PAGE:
I see the hands that struck me and the body that kept forcing itself where it had no right to go. I see the other hands and the other bodies invited later out of loneliness and desire and a desperate need to overwrite the damage done, the bodies male and female whose presence defied the easy categorization of sin and virtue. I see the lines that marriage engraved on my body, lines that exude a love and respect I didn’t know existed. I see how hard I tried to nullify my body, first through food and neglect, later through exercise and discipline. And I see how after years of attempting to dominate and conquer it, I finally surrendered to my unborn child and let my body do what it would.

There is something almost too metaphorical about it, how love mirrored evil here and transversed the same routes, how pregnancy and childbirth ravaged my already-broken body, breaking it now out of love, not hate, and in sacrifice, not submission. My body, once marked by evil, came to be marked by love as I conceived, carried, and birthed a child. Marked by more trauma, yes, as I tore so significantly and it took so long to heal, as a traumatic pregnancy gave way to a traumatic birth, but also marked by love.

But love doesn’t erase hate, I don’t think. It added another layer to the palimpsest, so that now when I look in the mirror, I see all the things that came before, and I see a body that was a home to my daughter and is a home still. I see a body my daughter reaches for, arms she wants to be held by, legs she likes to hide behind, breasts that fed her and gave her comfort, a torso she climbs all over when we play jungle gym together on the living room floor. I see how my body is a place of safety to her, and although it is not yet that for me, it makes me hopeful that it one day could be. That the evil wrought on my body could one day fade to the briefest of lines, present but almost invisible between all the marks of love on my skin.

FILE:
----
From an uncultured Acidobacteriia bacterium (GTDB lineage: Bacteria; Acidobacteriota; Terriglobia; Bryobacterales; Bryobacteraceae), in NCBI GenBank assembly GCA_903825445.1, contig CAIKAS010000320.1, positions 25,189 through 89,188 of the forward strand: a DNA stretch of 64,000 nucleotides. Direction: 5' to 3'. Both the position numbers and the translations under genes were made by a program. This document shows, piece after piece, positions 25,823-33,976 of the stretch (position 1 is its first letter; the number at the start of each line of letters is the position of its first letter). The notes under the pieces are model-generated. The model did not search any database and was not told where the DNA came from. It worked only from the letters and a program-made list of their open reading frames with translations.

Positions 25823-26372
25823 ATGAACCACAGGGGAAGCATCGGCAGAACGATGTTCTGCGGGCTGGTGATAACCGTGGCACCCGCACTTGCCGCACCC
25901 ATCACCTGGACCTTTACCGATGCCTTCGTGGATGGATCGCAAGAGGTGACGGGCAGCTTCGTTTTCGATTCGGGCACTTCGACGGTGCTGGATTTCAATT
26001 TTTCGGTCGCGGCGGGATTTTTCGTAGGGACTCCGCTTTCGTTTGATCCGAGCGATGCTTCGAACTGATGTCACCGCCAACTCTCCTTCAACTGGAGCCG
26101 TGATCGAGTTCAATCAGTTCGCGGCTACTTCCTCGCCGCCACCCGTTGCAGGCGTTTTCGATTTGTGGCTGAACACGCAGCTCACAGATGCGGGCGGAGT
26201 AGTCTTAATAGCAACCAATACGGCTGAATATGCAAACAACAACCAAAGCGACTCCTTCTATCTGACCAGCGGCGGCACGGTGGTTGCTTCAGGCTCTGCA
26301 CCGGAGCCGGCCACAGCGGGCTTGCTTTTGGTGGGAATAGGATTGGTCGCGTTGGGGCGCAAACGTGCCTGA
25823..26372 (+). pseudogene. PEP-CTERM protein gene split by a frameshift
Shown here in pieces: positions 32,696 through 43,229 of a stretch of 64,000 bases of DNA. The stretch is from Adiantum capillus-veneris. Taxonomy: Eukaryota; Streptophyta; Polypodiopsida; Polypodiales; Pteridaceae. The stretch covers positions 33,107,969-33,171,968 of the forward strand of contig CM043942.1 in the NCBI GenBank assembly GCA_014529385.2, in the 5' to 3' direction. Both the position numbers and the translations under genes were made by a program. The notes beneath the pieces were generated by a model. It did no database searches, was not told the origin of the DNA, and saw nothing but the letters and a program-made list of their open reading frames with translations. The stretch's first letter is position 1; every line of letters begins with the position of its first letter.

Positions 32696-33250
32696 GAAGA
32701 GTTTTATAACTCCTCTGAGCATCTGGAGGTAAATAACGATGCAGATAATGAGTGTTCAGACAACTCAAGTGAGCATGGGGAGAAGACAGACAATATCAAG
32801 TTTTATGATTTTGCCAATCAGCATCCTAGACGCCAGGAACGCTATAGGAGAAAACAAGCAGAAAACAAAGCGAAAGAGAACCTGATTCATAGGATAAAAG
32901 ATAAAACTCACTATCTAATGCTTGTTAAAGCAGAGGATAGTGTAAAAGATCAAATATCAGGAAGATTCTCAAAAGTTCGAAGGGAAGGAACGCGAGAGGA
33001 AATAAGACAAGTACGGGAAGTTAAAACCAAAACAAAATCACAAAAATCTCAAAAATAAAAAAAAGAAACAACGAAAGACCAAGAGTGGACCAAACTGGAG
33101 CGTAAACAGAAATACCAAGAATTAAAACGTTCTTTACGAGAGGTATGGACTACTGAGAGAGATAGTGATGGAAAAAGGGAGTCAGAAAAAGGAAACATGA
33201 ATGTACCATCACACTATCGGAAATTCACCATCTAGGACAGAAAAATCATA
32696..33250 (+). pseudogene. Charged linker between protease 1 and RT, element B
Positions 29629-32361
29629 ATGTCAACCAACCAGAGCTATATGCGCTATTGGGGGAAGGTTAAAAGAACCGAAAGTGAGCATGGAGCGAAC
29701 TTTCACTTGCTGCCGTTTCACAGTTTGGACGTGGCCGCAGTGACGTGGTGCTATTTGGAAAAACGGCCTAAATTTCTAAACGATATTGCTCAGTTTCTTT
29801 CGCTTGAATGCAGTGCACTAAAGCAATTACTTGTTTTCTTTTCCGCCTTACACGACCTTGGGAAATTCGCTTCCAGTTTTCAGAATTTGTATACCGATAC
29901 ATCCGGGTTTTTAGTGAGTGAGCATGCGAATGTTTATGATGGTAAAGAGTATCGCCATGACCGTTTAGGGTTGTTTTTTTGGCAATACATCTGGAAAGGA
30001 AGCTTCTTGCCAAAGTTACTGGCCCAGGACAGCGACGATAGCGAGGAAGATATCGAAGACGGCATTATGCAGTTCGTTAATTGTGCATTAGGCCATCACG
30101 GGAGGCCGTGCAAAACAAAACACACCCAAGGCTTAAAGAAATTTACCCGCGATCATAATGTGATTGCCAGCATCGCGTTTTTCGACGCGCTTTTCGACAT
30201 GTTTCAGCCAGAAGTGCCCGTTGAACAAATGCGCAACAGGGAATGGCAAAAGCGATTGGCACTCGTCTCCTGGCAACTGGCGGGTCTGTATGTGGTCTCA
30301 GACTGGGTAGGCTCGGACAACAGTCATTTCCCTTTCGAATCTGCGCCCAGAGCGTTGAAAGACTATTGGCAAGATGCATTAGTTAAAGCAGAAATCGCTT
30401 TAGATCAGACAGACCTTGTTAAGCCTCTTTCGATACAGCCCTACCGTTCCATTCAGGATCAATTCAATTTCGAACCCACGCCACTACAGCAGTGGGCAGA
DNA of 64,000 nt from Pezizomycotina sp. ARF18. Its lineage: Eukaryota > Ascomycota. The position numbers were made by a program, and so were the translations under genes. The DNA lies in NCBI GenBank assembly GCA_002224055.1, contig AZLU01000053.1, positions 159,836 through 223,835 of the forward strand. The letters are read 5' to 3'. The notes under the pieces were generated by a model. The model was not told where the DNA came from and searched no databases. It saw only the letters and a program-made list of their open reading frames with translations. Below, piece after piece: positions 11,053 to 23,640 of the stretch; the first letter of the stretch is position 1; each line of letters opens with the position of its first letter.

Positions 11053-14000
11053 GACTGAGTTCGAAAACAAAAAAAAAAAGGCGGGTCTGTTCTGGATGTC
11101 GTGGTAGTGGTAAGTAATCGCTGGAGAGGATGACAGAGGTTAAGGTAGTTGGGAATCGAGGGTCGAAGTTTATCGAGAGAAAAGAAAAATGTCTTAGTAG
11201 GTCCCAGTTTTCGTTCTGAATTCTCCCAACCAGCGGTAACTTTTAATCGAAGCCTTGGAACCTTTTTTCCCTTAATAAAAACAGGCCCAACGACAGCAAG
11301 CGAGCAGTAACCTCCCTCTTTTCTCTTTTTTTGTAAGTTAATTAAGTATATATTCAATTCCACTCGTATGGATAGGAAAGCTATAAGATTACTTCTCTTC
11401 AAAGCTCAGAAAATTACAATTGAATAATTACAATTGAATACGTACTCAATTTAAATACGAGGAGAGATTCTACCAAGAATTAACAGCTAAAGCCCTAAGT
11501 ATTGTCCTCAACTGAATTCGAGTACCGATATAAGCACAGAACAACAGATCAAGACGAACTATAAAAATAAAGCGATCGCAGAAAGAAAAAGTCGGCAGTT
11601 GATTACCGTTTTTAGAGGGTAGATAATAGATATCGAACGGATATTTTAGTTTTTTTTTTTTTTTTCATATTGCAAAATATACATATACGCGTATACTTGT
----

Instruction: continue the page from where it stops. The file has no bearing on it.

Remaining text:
When I walked the labyrinth, I thought about what it means that Christ has no body now on earth but mine. I thought about the particulars of that statement–no body but mine. Mine. I thought about what it means that Jesus returned to his own brutalized body after his resurrection and offered his wounds as proof to his disciples. I thought about all those things, and then I thought about my own body, and I prayed. I walked and I prayed a prayer of grief and thanksgiving for all my body had suffered and all it had done, from the ways it was violated to ways it grew and nurtured my daughter, and for the role it plays in my own ongoing resurrection, scars and all.

on Mary, mother’s milk, and me

12G77__92255.1447969985.350.350I recently added this icon from Uncut Mountain Supply to my collection. It’s a Russian icon of the Theotokos the Milk-Giver, and it reminds me that birthing and caring for Jesus was how Mary answered God’s call and that there is more than a little of the divine in the messy, embodied experience of being a postpartum woman.

Two months after I gave birth to my baby, I went to a church convention, where we gathered to worship and pray and vote on church business. The theme that year was ‘women in ministry,’ and I was looking forward to a celebration of all the ways women serve God and the church.

It didn’t entirely turn out that way, at least not for me. I cried through one session’s opening prayer and sobbed during the next day’s lunch break. Not because I was away from my baby, although I’m sure the hormones coursing through my body had something to do with it, but because I was a nursing mom. Being at the convention meant I had to pump every three hours, but being a woman in a man’s world meant there was no space–literally or figuratively–to do so. So I pumped in the busy bathroom, in the stall furthest from the door I could find, sitting on the toilet seat. And when I was done, I accidentally knocked over the milk while trying to disentangle myself, and I cried. I cried the way only new mothers can. I cried out of exhaustion and humiliation and shame.